Some magical things can happen in a masterclass.  When so many singers get together, all intent upon learning, there's a special kind of energy in the room.  You often find yourself trying things you might never have dared to try before.  You go further, you dare more, and you understand more deeply.  And you recognise some important truths about yourself.

You know when you're in a lesson, and something suddenly clicks for you?  Like you've had a "Eureka" moment?  Well, these moments happen even more in the intense atmosphere of a masterclass.  Often you hear or see something from another singer, and you suddenly understand something very important for yourself.  We all had thousands of these "Eureka" moments throughout the masterclass.  In fact, I don't think there would be enough bathtubs in Paris to provide for all of them!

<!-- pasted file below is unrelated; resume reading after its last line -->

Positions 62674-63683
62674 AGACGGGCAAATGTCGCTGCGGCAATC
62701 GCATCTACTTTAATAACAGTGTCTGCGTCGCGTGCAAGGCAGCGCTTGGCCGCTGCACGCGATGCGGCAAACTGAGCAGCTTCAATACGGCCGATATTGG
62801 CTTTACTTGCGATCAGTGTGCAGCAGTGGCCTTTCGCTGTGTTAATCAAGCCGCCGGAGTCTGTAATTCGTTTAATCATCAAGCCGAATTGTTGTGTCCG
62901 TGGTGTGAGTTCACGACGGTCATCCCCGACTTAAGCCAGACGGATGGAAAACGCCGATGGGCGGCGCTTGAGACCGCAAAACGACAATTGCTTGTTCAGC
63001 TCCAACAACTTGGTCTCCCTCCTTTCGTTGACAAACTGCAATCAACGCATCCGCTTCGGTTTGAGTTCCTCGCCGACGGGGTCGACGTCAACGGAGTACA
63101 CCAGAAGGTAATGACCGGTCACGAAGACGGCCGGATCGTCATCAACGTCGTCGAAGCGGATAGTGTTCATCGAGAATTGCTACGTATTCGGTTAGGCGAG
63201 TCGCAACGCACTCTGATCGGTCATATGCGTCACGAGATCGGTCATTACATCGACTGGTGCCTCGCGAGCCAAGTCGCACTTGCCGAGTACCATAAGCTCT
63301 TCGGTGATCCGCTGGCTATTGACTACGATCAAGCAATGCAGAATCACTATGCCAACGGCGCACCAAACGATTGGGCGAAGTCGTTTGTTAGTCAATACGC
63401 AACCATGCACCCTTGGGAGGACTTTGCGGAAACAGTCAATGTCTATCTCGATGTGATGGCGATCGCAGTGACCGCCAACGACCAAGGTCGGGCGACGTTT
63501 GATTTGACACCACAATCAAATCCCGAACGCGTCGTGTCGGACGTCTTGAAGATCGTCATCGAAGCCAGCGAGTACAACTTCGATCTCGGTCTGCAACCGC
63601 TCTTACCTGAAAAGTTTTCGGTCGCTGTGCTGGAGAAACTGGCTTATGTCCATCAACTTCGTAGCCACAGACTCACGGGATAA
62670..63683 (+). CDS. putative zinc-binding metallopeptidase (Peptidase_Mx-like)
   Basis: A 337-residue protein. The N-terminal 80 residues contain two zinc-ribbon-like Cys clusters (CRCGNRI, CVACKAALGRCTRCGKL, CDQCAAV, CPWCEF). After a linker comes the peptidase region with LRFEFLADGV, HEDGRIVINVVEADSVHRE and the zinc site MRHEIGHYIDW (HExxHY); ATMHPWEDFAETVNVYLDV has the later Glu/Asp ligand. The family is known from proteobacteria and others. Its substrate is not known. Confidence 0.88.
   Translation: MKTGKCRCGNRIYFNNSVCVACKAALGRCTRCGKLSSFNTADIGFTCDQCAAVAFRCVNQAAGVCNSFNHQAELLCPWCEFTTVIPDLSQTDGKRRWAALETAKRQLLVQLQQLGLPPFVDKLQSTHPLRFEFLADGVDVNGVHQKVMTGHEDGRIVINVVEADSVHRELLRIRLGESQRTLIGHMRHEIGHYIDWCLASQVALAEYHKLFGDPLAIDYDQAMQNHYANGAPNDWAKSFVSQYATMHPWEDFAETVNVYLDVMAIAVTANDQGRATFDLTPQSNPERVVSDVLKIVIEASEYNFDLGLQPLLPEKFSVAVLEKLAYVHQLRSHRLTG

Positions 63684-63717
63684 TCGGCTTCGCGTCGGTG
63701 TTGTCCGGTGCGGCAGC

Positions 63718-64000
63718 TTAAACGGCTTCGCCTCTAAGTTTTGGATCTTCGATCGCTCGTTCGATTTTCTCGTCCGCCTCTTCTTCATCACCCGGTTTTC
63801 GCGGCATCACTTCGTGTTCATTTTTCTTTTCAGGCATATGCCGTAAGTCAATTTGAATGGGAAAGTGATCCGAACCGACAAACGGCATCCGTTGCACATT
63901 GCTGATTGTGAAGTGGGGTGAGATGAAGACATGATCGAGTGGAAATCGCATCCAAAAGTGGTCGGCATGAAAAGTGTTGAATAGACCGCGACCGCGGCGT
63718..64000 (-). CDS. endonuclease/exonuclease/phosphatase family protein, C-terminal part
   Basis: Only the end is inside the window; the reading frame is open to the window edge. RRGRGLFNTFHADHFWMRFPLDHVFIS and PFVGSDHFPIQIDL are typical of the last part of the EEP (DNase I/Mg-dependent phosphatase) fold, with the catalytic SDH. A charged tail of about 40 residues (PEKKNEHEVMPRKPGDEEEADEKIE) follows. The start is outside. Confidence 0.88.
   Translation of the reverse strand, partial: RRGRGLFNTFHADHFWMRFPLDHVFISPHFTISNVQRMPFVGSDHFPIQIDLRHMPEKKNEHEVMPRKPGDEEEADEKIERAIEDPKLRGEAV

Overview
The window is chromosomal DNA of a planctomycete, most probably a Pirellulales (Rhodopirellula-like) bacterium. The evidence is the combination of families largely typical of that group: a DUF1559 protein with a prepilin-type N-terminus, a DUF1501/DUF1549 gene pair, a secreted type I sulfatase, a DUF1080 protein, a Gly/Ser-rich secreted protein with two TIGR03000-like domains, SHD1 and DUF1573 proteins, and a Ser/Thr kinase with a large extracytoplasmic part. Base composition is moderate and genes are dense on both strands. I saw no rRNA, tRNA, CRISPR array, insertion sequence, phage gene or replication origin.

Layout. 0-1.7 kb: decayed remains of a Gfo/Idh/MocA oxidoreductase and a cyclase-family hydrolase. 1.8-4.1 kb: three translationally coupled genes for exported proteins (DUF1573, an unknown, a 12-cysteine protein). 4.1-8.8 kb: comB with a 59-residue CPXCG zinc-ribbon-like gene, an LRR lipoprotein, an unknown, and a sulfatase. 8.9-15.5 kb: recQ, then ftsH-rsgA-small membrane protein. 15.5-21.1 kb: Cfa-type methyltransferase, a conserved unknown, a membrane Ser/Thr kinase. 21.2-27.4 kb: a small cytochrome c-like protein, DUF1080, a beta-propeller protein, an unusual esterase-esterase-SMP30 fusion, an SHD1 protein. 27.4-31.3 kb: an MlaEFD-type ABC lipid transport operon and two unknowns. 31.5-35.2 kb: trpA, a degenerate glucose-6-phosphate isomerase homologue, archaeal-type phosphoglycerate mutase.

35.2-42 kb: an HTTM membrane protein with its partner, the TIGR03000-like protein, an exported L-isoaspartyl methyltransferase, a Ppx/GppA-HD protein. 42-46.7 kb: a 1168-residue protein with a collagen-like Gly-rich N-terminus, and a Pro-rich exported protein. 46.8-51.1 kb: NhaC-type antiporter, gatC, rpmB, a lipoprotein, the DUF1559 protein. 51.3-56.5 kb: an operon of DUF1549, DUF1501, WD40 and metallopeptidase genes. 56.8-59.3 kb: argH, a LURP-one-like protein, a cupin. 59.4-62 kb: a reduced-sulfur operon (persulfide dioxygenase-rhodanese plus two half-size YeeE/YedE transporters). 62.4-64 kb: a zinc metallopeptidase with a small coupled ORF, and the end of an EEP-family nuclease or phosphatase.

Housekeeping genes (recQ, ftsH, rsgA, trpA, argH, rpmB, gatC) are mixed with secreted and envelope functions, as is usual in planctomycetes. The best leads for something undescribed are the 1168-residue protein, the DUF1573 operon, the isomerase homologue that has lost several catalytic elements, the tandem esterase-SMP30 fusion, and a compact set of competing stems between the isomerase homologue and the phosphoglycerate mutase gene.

It was an intense four days.  A lot of ideas and emotions to be taken in.  And on the evening of the fourth and final day, we gave a concert.

It was a daunting task to perform our pieces after so much precise and detailed work.  Suddenly we had to take everything we'd learned and put it into practice.  And what was more, we had to really perform our pieces.  We couldn't just stand there looking like we were solving a math problem while we thought about our technique.  We had to be in character.  We had to smile and sob and scream, all the while not letting on that we were thinking about our upper passaggio.  It felt a bit like rubbing your tummy and patting your head.



Nevertheless, everyone seemed to pull it off with panache.  I was amazed to hear people incorporating what they had learned into their performance.  And it was a real pleasure to watch everyone sing in full performance mode, dress shoes and all.  We all finished the concert with a feeling of euphoria.  We had accomplished so much!